Although most polling firms predicted that Election Day would see House Democrats build on their majority, voters had other plans: rather than gain seats, the Democratic Party lost at least a dozen of them. That outcome has led many to examine how Democrats, including House Speaker Nancy Pelosi (D-CA), could have done better.
But according to the Washington Examiner’s chief political correspondent Byron York, Democrats’ poor performance may have less to do with Pelosi and more to do with the man opposing her.
In a piece for the Examiner, York wrote that “perhaps the GOP is the real story of the moment, and especially Rep. Kevin McCarthy, the Republican minority leader, the mastermind of the 2020 strategy, and the man who might one day become speaker.”
According to York, McCarthy (R-CA) took careful stock of why Democrats performed so much better than Republicans in the 2018 midterms and then worked to replicate their success.
York noted that McCarthy had observed the way Democrats successfully made use of the fundraising firm ActBlue to fill their war chest.
York explained that this inspired McCarthy to create “new fundraising machines, such as ‘Take Back the House’ and ‘Win Red,’ to challenge Democrats in seeking online contributions.”
Those efforts brought a major financial payoff, with the result being a billion dollars raised over the course of just 15 months.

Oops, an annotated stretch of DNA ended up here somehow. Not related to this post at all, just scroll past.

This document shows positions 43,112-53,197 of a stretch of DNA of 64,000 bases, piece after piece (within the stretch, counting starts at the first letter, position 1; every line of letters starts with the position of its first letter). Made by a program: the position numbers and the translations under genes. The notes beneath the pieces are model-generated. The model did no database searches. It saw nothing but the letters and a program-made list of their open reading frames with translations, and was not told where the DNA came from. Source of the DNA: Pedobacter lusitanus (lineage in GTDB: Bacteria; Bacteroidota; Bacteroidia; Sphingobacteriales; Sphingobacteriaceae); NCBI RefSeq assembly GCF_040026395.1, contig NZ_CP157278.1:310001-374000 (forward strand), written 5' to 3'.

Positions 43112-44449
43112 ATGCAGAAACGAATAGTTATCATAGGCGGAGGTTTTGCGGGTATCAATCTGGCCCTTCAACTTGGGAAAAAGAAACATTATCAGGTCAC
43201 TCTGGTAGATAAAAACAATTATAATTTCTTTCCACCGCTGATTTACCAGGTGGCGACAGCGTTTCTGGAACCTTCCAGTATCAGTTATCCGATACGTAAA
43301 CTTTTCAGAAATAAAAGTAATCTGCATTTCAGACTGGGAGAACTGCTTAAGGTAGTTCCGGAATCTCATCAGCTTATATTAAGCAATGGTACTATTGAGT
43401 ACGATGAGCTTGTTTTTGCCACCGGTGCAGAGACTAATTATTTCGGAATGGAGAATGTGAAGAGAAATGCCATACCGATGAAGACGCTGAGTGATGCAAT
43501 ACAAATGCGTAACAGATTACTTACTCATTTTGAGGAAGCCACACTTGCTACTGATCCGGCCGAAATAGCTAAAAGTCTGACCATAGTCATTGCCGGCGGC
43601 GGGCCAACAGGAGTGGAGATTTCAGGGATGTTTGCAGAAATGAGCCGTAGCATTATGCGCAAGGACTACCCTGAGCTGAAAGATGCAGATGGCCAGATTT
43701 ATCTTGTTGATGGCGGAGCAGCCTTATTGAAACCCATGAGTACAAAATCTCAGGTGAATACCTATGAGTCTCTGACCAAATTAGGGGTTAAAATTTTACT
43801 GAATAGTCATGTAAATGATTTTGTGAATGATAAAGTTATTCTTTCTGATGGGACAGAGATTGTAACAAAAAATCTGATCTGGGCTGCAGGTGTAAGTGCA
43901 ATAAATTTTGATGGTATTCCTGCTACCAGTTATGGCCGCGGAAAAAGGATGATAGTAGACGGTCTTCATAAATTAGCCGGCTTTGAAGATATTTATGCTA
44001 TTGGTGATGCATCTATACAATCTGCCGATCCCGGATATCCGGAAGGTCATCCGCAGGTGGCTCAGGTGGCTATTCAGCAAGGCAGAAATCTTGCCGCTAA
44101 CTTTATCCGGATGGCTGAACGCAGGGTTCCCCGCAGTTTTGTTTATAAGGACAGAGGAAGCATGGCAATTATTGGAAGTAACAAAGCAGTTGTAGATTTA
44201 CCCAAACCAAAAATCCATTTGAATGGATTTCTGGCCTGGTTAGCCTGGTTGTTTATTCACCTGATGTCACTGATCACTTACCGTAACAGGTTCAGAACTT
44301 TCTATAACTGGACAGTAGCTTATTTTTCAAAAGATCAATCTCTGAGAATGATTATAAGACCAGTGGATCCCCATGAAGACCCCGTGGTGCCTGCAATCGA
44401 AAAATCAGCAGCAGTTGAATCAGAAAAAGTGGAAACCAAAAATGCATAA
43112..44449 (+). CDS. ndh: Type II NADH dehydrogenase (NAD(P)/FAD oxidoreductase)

What’s more, York noted that “McCarthy was determined to overhaul GOP candidate recruitment,” adding that Republicans needed “more women, more minorities, and a general increase in candidate quality level.”
Inspired by Trump
Another factor in turning the tide in 2020 for Republicans was a “secret weapon” that McCarthy said was an idea thought of by President Donald Trump: telephone rallies.
According to the House minority leader, Trump was “a workaholic” when it came to hitting the phones, even continuing to do so while he was in the hospital recovering from COVID.
York said that McCarthy also made a point of highlighting rhetoric from Democratic members of the so-called “Squad” about defunding law enforcement and embracing socialism — issues that do not play well in suburban swing districts.
“Put all the factors together, and Pelosi nearly lost her majority,” York wrote. “Though a few races remain undecided, it appears Democrats have lost at least nine seats, after predictions she would pick up as many as 15.”